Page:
In the Roman Rite, the first four days of Lent are traditionally distinct from the rest of it, and bear a different name. Although the fast began on Ash Wednesday, the next three days are not called “Quadragesima”, but “post Cineres – after the Ashes.” Likewise, in the Divine Office, the Lenten hymns and responsories are not said on those days, but only start on Sunday. The Mass prayers of the first four days make several references to fasting, but the word “quadragesimale – Lenten” first occurs in the Collect of the first Sunday.

The Ambrosian Rite still to this day has no Ash Wednesday; it is therefore Quinquagesima that forms the prelude to Lent, properly so-called, which the Roman Rite has in Ash Wednesday and the ferias “post Cineres”. It is also, of the three pre-Lenten Sunday, the one which lays the clearest emphasis on penance. The Ingressa looks forward to the Gospel of the Mass, and expresses the whole purpose of Lent, and of penance generally.
Jucunda est praesens vita, et transit; terribile est, Christe, judicium tuum, et permanet. Quapropter incertum amorem relinquamus, et de infinito timore cogitemus, clamantes, Christe, miserere nobis.
Delightful is the present life, and it passeth away; terrible is Thy judgment, o Christ, and it endureth. Wherefore, let us foresake uncertain love, and think upon fear without end, crying out, “O Christ, have mercy on us.”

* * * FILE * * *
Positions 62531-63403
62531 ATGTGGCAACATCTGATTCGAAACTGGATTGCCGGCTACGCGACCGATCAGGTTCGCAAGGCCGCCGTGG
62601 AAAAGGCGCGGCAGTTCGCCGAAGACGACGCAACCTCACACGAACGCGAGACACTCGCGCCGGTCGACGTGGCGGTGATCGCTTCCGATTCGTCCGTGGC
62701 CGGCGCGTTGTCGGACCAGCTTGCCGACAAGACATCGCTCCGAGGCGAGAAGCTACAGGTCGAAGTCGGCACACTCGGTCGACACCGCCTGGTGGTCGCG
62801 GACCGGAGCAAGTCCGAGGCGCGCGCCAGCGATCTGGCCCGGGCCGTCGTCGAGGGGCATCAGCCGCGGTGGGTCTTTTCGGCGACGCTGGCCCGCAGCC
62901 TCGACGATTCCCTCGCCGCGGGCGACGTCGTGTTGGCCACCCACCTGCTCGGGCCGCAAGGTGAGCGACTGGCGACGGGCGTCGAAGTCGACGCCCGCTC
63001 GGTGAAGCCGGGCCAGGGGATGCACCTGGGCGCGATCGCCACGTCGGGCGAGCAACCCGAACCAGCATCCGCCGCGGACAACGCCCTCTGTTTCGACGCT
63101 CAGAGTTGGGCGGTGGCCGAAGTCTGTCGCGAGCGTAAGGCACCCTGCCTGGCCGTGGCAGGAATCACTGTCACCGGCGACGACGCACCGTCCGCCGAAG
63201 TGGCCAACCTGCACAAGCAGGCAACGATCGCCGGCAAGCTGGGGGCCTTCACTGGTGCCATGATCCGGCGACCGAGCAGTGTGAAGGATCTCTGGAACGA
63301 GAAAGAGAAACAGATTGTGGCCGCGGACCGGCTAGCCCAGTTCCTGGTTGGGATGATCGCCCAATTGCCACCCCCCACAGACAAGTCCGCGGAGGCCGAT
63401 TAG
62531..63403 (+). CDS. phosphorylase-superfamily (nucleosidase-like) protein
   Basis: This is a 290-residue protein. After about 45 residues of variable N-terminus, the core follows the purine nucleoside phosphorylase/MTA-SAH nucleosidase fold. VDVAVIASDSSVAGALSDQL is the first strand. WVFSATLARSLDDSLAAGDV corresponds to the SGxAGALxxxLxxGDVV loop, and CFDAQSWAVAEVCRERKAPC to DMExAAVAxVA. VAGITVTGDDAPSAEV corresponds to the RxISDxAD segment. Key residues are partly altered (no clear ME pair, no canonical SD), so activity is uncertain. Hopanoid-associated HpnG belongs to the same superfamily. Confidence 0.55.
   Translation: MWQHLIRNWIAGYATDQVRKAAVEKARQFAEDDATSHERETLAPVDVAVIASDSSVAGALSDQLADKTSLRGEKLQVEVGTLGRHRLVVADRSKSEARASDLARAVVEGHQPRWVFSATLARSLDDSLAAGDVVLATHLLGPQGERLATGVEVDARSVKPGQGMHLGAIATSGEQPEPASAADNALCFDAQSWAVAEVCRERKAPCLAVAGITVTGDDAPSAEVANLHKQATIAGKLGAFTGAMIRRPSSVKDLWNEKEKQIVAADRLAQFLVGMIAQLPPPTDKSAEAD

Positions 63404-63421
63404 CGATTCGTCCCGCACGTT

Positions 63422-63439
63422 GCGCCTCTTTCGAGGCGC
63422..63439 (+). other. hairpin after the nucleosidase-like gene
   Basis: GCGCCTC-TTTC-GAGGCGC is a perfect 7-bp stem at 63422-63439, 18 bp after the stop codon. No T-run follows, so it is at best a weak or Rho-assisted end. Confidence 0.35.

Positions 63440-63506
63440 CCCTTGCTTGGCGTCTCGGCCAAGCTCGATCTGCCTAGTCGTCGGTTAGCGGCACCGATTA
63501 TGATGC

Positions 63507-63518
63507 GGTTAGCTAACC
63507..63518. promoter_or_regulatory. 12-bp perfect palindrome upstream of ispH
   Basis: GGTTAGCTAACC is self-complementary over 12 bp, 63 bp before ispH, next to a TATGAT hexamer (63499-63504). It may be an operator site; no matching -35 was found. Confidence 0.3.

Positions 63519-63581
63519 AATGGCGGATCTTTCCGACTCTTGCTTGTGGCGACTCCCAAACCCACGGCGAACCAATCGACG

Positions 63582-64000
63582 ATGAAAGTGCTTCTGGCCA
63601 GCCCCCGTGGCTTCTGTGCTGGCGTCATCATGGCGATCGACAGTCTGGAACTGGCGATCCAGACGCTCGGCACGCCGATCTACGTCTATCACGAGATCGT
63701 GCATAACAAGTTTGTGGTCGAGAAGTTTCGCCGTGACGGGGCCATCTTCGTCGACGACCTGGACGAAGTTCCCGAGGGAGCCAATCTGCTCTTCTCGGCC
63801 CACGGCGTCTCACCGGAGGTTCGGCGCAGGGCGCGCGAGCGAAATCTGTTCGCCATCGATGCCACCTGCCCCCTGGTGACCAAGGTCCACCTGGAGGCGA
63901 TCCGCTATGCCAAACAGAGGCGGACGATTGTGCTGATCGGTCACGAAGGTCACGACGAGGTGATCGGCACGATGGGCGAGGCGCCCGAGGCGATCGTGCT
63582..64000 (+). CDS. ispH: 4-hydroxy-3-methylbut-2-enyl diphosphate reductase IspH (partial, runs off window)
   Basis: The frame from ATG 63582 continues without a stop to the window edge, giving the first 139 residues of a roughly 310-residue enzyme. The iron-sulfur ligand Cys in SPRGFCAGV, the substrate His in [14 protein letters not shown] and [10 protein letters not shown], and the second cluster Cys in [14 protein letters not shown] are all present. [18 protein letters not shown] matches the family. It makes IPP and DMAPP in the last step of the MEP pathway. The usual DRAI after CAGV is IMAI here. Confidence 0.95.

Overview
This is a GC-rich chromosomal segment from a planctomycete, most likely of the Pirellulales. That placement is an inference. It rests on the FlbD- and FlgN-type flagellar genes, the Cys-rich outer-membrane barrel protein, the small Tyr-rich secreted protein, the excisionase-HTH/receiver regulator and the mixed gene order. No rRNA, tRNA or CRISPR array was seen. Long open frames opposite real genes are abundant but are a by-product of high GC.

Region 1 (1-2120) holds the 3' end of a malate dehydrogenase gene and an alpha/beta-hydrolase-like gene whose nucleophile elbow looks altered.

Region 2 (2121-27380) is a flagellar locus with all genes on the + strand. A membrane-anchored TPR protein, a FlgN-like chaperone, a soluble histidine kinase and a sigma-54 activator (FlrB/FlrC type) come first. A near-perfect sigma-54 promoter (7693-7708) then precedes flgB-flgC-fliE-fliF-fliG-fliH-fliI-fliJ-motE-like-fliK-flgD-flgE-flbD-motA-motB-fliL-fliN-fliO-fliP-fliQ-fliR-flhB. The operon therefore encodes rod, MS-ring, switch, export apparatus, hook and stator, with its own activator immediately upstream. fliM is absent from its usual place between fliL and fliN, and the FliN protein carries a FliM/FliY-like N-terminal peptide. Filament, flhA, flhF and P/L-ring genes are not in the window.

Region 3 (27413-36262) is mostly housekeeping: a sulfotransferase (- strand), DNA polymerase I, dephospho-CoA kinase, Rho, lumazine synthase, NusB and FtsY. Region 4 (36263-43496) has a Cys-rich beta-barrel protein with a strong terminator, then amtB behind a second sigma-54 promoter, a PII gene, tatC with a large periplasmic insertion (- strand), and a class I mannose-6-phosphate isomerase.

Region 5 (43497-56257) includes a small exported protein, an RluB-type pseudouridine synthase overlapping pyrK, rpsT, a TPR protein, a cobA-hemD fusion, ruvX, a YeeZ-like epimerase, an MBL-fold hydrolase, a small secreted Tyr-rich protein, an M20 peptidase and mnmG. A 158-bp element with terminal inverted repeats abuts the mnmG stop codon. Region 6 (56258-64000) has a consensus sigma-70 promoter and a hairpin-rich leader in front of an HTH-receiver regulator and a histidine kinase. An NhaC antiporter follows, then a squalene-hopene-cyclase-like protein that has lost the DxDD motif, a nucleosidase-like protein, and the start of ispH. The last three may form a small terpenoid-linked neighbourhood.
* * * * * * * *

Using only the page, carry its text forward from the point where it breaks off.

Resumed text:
The prophetic reading, Zachariah 7, 5 – 8, 3, speaks of the true sense of fasting in terms similar to those of Isaiah 58, which the Roman Rite reads on the Friday and Saturday of this week, and the Ambrosian Rite on the first Sunday of Lent.
When you fasted, and mourned … did you keep a fast unto me? … And when you did eat and drink, did you not eat for yourselves, and drink for yourselves? ... And the word of the Lord came to Zacharias, saying: Thus saith the Lord of hosts, saying: Judge ye true judgment, and shew ye mercy and compassion every man to his brother. And oppress not the widow, and the fatherless, and the stranger, and the poor: and let not a man devise evil in his heart against his brother.
The Prophet Zachariah, by Michelangelo, from the ceiling of the Sistine Chapel (1508-12).